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Missy Franklin turning pro to focus on Olympic preparations

Missy Franklin has bid farewell to college swimming and is turning pro. The four-time Olympic gold medalist went out with a bang, winning three individual events and helping her California team win the NCAA championship last weekend. Now, Franklin can start competing for money and endorsement deals, and she’s signed with a sports agent connected to Hollywood.

Franklin told The Associated Press in a phone interview that she’s chosen Mark Ervin of WME-IMG to represent her. She will be the first swimmer in his client stable that includes Olympic champion skier Lindsey Vonn. Ervin used to work with Olympic snowboarder Shaun White. “I am so confident in my choice,” she said. “I felt this incredible connection with him. I feel like 100 percent we stand for the same things.”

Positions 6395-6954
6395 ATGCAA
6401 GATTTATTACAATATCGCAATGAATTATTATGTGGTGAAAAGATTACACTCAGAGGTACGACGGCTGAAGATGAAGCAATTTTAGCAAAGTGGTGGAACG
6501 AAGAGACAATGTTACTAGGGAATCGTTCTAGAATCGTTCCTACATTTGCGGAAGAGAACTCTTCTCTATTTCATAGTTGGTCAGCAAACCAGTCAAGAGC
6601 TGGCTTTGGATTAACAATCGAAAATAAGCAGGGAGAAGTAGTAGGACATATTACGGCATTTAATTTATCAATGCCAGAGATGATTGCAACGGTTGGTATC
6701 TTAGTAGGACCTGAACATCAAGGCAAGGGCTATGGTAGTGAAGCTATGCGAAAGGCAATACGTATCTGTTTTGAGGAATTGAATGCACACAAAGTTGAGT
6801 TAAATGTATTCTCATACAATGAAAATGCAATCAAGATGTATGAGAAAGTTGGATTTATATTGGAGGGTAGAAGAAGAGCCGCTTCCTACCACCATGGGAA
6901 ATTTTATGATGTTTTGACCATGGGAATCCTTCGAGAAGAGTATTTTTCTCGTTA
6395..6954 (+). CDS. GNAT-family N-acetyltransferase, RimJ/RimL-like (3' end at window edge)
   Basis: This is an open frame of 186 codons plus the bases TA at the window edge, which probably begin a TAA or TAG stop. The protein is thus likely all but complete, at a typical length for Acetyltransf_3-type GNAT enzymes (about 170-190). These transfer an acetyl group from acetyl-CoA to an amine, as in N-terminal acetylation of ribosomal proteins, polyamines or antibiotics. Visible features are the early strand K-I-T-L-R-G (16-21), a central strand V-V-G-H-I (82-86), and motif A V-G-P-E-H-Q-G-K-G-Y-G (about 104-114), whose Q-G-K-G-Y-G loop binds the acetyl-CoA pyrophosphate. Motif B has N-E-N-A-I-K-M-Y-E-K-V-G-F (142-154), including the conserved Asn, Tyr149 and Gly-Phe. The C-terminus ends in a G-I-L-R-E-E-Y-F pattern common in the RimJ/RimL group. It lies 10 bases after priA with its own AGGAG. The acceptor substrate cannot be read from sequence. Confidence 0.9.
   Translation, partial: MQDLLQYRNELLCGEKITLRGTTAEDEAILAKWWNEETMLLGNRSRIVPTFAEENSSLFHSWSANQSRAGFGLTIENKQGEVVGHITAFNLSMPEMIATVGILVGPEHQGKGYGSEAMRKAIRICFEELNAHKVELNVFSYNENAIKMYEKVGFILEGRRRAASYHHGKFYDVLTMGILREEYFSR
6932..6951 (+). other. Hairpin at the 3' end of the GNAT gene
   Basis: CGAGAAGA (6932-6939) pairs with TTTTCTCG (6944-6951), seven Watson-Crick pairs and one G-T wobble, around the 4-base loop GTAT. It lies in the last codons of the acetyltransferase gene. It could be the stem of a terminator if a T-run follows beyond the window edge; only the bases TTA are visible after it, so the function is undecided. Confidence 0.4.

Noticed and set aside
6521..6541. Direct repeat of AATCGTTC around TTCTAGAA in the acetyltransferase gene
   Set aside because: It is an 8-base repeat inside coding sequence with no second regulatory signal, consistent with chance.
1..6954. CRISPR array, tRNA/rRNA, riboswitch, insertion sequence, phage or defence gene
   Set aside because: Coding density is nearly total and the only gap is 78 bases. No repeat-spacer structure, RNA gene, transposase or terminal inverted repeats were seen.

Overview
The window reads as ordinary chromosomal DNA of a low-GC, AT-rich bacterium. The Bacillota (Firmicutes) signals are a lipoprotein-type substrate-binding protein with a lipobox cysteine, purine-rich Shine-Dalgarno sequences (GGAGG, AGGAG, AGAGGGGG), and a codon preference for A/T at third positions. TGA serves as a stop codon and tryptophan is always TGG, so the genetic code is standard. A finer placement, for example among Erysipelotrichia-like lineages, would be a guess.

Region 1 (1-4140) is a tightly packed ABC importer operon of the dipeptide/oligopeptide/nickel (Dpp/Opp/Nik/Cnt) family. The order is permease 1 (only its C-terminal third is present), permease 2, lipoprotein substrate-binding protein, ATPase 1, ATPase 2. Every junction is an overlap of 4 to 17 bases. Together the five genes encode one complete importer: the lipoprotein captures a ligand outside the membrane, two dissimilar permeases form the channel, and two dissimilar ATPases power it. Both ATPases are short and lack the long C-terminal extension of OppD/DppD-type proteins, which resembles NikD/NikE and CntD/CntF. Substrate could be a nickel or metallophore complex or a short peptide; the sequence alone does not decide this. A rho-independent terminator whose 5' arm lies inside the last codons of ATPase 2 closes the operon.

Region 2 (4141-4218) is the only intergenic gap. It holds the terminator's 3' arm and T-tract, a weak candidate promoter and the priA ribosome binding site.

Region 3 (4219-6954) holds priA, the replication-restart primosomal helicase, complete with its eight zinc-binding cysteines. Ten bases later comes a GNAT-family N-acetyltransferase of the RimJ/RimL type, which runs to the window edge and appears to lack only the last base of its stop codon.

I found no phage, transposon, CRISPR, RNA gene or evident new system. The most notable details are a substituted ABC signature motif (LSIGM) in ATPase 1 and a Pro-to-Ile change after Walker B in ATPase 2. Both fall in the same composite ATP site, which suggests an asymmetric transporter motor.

The swimmer, who turns 20 in May, had help in making the decision. Her parents vetted a slew of potential representatives and narrowed down the field, allowing Franklin to enjoy her second — and last — year as a collegiate athlete. “There’s no one that knows me better than my parents,” said Franklin, an only child.

WME-IMG is based in Beverly Hills, California, and some of its other athletes include tennis player Maria Sharapova and NFL quarterback Colin Kaepernick. Besides sports, the mega-agency has ties to entertainment, fashion and event management. “This is a new chapter of my life,” Franklin told the AP. “The most important thing about this transition is I’m going to be able to reach more people. I can create a platform where I can inspire, reach out and help and encourage. Being a pro athlete gives me a lot of opportunities.”

After winning four golds at the 2012 London Olympics, Franklin left millions of dollars on the table and announced she would swim for two years at Cal. She closed out her career by winning NCAA titles in the 200-yard individual medley, 200 backstroke and 200 freestyle last weekend in North Carolina. She swam on the winning 800 free relay and the second-place 400 free relay while helping the Cal Golden Bears win the NCAA championship.